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Fat Rock aims to make Saturday morning at the movies the hot new kid destination

While the chances of getting a property onto a prominent U.S. kidnet may seem akin to winning the Powerball lottery these days, David Pritchard may have found the ideal distribution alternative to securing quality eyeball time with kids. The former Film Roman CEO recently launched Fat Rock Entertainment, a new L.A.-based company that will develop and distribute moderately-budgeted G-rated films designed to play in a network of theater chains on Saturday mornings and in the summer during off-peak hours.
February 1, 2003

While the chances of getting a property onto a prominent U.S. kidnet may seem akin to winning the Powerball lottery these days, David Pritchard may have found the ideal distribution alternative to securing quality eyeball time with kids. The former Film Roman CEO recently launched Fat Rock Entertainment, a new L.A.-based company that will develop and distribute moderately-budgeted G-rated films designed to play in a network of theater chains on Saturday mornings and in the summer during off-peak hours.

‘With all of the consolidation at networks and studios, it’s getting harder to launch a show on Saturday morning TV,’ says Pritchard. And a venue that shows nothing but family-friendly fare should prove to be an attractive weekend activity option for parents.

To make the gameplan a reality, Fat Rock will act as a virtual studio, establishing alliances with IP holders, producers and theater chains. Movies based on six licensed properties from Hasbro will be first out of the gate. A My Little Pony animated flick is already in production at L.A.-based toon studio SD Entertainment, which has signed on as the exclusive producer for Fat Rock’s initial slate of animated films. But the company is also looking to partner with live-action specialists and plans to sandwich the main features between in-house originated and acquired animated and live-action shorts.

Participating chains Loews Cineplex, Cinemark USA and Carmike Cinemas will distribute the films in all of the top 150 U.S. markets. ‘We’re looking at the theater chains as a network would an affiliate,’ says Pritchard. ‘We’re trying to help them fill out a day part that is under-utilized.’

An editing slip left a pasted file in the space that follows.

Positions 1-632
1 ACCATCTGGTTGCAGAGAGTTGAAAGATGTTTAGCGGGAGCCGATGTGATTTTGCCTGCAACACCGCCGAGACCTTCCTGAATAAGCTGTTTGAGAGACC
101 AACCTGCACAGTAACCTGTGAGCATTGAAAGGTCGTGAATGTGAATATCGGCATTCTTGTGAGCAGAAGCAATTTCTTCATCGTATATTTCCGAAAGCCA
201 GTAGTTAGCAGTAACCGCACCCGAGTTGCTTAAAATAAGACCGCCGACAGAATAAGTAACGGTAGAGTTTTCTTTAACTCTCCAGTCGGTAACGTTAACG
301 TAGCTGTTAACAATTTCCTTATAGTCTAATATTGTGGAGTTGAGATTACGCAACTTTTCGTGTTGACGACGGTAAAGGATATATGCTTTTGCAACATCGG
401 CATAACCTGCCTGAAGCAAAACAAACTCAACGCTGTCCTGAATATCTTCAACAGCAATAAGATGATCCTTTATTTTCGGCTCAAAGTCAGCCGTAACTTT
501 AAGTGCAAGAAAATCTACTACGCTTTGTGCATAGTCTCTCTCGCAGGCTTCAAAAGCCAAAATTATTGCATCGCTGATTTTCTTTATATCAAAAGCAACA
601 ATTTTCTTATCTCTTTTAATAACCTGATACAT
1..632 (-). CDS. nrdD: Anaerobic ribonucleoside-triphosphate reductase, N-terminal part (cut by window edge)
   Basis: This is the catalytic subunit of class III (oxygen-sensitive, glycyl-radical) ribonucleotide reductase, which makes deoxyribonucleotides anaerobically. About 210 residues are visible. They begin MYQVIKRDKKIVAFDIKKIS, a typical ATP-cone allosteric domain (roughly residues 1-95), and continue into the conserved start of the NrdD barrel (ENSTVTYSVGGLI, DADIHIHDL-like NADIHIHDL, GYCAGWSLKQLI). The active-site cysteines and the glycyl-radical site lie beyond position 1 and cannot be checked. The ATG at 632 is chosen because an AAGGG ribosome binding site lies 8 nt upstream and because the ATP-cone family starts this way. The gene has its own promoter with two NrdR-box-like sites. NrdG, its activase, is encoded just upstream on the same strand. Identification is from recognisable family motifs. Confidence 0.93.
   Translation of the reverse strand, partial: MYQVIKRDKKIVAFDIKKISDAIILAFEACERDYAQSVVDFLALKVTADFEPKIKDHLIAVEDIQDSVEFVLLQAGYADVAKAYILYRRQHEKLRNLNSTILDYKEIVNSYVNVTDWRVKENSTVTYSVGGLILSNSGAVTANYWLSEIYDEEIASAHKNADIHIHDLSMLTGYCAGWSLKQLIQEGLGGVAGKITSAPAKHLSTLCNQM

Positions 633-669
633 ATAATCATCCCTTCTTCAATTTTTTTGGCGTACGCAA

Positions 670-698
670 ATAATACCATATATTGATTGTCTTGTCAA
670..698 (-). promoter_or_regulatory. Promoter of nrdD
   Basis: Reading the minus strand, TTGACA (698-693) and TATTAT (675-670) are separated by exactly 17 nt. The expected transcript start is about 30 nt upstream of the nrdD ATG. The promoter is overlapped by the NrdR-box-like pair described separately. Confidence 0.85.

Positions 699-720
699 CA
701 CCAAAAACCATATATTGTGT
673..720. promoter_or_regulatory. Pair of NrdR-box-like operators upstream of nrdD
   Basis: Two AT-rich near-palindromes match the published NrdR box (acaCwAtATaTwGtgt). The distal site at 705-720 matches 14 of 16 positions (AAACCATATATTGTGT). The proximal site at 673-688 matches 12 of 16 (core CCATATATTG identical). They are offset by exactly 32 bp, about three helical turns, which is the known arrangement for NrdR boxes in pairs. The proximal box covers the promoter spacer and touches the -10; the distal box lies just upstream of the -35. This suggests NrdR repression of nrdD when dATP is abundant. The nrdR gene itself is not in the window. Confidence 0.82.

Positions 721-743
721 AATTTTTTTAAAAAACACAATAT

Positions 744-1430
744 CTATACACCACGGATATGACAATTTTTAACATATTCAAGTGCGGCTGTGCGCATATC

While the theatrical platform can be a gamble considering the short four- to six-week box-office runs of many films, Fat Rock is attempting to minimize the risk for all partners. Average budgets (which Fat Rock will finance independently) should run between US$5 million and US$10 million, and unless a film is a complete stinker, Pritchard expects the theater chains to show the movies for a minimum of eight to 10 weeks. ‘I’m not in the business of trying to generate the largest weekend gross,’ he says. ‘If you keep the budgets down, you don’t have to fill the theaters on opening weekend to make a business out of it.’ The goal is to turn Saturday mornings (from 9 a.m. to 11 a.m.) at the theater into a retail destination.

For IP holder Hasbro, Fat Rock’s distribution initiative complements its own strategy of developing its core brands into other forms of media. Though Hasbro has enjoyed success with TV shows based on its toy lines (i.e. Transformers), Fat Rock’s distribution channel provides it with another entertainment platform for properties that don’t make sense as series or more traditional theatrical releases, says Jane Ritson-Parsons, president of the Hasbro Properties Group. That the movies will be in theaters a lot longer than other features – combined with an eventual DVD release that will extend the film’s life even further – gives ‘us and our licensing & retail partners a wider opportunity to link marketing initiatives to them,’ she adds.

The first film to come out of the partnership in July will be a live-action movie based on the Super Soaker water toy; and set for a fall release that coincides with a merch program Hasbro is coordinating is SD’s 3-D CGI film based on My Little Pony.

In addition to providing theaters with content to draw audiences during off-peak hours, the distribution scheme will also see theater chains receive a percentage of box-office profits and ancillary revenues from broadcast and DVD sales and merchandising. ‘To a large degree, the business model we’ve created is about incentivizing partner theaters to help us build the rest of the business’ by allowing them to partake in other profit streams, says Pritchard.

In terms of property management, individual IP holders will typically oversee the licensing and merchandising programs, although Pritchard says he’ll hire outside agents for Fat Rock-owned properties. Fat Rock will handle domestic film distribution, and at press time had reached a deal in principle with a U.S. studio to oversee domestic television/DVD distribution and international TV, film and DVD sales. Once Fat Rock ramps up its operations, Pritchard envisions distributing six films a year – four co-productions and two pick-ups. In addition to Hasbro, the company has talked with other IP holders and plans to announce several similar deals in the next few months.

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